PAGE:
Best health tip for patients?

First and foremost, Nechodom says, hearing loss prevention is key. Protect the hearing you have by wearing appropriate hearing protection. Equally important is early identification of hearing loss.

“Don’t wait to come see us,” she says. If you have concerns with hearing, “get it checked out. It’s better to establish a baseline and start that conversation earlier. The longer you wait, the more the hearing system declines and the harder it becomes to successfully manage hearing loss.”

 

Know Your Risks: Gynecological Cancer

ladies

It can strike the lives of any women and as a woman ages, her risk of developing it increases.

The ‘it’ is gynecological cancer, which includes cancer of the cervix, ovaries, uterus, vagina, or vulva – the female reproductive organs.

The Foundation for Women’s Cancer stated that, in 2015, there were an estimated 98,280 women diagnosed with a gynecological cancer, and 30,440 deaths from it. Of these, uterine cancer was the most commonly diagnosed form, with 54,870 cases. Ovarian cancer, however, led to the most deaths: 14,180 cases.

The important thing to know about these cancers is to know your risks, look for the signs, be seen by a provider if you see any signs, and get treated, said Margaret Nordell, MD, an OB/GYN with Trinity Health.

Uterine, ovarian, and cervical cancer are the three most common gynecological cancers. Vaginal cancer – cancer that develops in the lining of the vagina – is rare, with about one of every 1,100 women developing vaginal cancer in her lifetime. Vulvar cancer accounts for only 4 percent of cancers of the female reproductive organs and 0.6 percent of all cancers in women. Women have a one in 333 chance of developing vulvar cancer at some point during their life, the American Cancer Society states.

Uterine (endometrial) cancer

Uterine (endometrial) cancer, which affects the uterus, is the fourth most common cancer for women in the United States.

Endometrial cancer is the most common cancer of the uterine corpus and is the most common of all gynecologic cancers. In 2016, an estimated 61,380 women in the United States were diagnosed with uterine endometrial cancer, the American Cancer Society said. It was also estimated that there would be 10,920 deaths from endometrial cancer, making it the sixth most common cause of cancer death among women in the United States.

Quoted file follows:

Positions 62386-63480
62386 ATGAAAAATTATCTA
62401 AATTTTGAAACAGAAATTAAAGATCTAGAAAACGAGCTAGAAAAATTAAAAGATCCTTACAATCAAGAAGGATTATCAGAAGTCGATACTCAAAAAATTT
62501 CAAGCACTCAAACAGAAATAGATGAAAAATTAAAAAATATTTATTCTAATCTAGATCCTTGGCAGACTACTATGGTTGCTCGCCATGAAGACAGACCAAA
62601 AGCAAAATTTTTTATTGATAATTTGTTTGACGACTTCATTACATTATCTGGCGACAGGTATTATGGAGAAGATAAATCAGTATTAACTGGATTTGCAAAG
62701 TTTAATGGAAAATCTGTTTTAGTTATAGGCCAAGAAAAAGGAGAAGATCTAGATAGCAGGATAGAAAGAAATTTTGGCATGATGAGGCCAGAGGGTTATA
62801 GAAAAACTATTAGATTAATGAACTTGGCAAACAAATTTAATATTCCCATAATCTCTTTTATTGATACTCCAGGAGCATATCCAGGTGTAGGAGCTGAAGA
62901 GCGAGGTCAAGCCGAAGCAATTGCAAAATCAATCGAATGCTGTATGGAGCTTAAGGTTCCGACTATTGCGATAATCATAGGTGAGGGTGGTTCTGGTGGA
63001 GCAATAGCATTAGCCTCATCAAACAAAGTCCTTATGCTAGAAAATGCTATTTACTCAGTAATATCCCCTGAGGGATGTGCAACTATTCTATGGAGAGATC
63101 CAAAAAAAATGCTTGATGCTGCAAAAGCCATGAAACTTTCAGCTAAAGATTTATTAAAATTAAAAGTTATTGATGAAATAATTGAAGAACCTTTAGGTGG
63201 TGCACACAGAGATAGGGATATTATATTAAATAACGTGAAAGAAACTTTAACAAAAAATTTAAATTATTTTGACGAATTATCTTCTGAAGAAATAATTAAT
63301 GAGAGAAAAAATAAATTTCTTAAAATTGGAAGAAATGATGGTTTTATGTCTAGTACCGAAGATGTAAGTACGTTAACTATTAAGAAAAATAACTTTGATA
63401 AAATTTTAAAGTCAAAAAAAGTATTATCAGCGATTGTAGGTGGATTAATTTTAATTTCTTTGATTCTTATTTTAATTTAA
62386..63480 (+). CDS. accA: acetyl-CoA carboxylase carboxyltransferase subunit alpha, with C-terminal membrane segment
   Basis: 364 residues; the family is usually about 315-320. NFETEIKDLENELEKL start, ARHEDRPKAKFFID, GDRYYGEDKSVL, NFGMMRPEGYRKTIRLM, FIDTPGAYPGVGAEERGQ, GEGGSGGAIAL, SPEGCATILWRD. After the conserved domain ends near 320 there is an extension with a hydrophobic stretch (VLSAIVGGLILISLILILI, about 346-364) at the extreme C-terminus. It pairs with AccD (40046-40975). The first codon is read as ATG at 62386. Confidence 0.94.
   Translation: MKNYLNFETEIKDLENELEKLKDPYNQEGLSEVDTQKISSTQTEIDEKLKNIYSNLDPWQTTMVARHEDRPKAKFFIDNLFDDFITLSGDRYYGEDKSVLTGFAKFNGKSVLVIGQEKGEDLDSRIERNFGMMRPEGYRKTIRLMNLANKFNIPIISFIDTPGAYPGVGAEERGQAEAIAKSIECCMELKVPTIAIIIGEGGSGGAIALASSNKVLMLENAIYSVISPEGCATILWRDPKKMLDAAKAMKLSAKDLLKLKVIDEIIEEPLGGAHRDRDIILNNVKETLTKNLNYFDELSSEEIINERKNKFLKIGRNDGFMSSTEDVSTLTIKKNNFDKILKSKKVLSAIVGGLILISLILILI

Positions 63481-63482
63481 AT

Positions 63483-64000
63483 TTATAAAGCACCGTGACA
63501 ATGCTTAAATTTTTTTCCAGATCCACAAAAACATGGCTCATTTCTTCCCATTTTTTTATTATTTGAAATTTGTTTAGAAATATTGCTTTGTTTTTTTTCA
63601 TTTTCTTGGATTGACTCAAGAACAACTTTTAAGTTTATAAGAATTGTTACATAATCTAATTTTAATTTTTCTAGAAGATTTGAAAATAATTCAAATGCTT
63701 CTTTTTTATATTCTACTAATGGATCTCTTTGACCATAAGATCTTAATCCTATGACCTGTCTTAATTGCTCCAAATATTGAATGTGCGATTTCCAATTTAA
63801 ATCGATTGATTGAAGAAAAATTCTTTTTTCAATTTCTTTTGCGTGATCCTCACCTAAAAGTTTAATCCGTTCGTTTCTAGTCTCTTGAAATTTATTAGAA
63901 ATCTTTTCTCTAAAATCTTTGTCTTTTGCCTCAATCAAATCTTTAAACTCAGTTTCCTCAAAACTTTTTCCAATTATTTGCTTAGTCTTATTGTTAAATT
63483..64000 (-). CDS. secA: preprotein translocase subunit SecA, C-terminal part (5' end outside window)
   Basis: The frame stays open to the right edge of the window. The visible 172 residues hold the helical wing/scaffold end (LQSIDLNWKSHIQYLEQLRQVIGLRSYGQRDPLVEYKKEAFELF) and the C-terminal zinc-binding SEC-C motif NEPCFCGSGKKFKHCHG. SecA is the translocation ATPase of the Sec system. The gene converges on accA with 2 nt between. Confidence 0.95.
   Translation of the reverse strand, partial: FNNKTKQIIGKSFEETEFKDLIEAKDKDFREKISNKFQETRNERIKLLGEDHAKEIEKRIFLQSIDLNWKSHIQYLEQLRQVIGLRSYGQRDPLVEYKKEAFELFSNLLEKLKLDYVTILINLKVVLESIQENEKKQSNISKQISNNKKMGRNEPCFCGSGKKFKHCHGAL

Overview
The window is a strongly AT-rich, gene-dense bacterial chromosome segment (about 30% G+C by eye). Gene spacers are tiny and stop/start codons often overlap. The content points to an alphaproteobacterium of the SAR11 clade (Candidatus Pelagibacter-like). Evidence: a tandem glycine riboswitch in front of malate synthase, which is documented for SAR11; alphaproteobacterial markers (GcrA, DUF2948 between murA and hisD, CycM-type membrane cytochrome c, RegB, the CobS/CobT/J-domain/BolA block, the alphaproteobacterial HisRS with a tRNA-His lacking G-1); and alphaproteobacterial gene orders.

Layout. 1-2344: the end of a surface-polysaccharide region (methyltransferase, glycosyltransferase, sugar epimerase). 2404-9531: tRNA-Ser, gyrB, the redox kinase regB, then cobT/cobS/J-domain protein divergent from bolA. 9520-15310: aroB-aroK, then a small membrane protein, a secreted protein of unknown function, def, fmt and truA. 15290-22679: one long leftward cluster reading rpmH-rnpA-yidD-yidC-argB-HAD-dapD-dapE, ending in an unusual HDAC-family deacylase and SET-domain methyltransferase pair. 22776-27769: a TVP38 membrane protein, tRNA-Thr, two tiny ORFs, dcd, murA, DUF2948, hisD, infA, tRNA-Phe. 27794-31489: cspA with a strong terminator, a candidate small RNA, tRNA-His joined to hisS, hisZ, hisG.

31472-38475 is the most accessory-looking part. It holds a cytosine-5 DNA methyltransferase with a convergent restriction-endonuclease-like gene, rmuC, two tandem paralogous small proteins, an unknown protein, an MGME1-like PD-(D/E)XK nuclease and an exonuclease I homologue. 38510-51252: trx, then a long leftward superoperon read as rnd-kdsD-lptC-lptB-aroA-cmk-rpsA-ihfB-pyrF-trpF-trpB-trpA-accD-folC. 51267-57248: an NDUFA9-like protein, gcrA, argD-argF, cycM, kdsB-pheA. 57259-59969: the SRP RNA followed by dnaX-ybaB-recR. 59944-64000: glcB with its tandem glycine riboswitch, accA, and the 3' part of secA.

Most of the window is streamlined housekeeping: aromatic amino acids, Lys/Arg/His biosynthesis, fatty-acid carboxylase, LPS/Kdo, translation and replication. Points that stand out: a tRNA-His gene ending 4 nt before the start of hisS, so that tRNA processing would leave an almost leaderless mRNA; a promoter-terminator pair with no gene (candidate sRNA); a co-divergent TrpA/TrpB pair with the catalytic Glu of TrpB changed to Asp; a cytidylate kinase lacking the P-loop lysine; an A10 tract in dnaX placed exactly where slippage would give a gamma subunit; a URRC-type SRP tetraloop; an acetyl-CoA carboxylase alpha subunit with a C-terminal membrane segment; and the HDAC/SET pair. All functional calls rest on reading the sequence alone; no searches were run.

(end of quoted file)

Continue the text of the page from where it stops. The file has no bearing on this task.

Symptoms of endometrial cancer include postmenopausal bleeding, spotting, or cramping or persistent irregular bleeding at any age. As these symptoms are investigated early, high survival rates occur. Other symptoms can include abnormal, non-bloody vaginal discharge, pelvic pain, painful intercourse (dyspareunia), or unintended weight loss.

“Surgery is the best option,” Nordell said. It is also the most common initial treatment. Surgery would include a hysterectomy, the removal of the uterus.

Ovarian cancer

Ovarian cancer is the second most common of gynecologic cancers. The American Cancer Society (ACS) estimates that in 2017, about 22,440 women will be diagnosed with ovarian cancer, and about 14,080 women would die from it. According to the ACS, ovarian cancer accounts for 5 percent of cancer deaths among women, causing more deaths than any other gynecologic cancer.

About 20 to 25 percent of women diagnosed with ovarian cancer have a hereditary tendency to develop the disease, with the breast cancer gene 1 (BRCA1) or breast cancer gene 2 (BRCA2) responsible for about 10 to 15 percent of all ovarian cancers, the Ovarian Cancer Research Fund Alliance (OCRFA) states.

“Women with a grandmother, mother, daughter, or sister with ovarian cancer but no known genetic mutation still have an increased risk of developing ovarian cancer,” OCRFA states on their website. “The lifetime risk of a woman who has a first degree relative with ovarian cancer is five percent. The average woman’s lifetime risk is 1.4 percent.”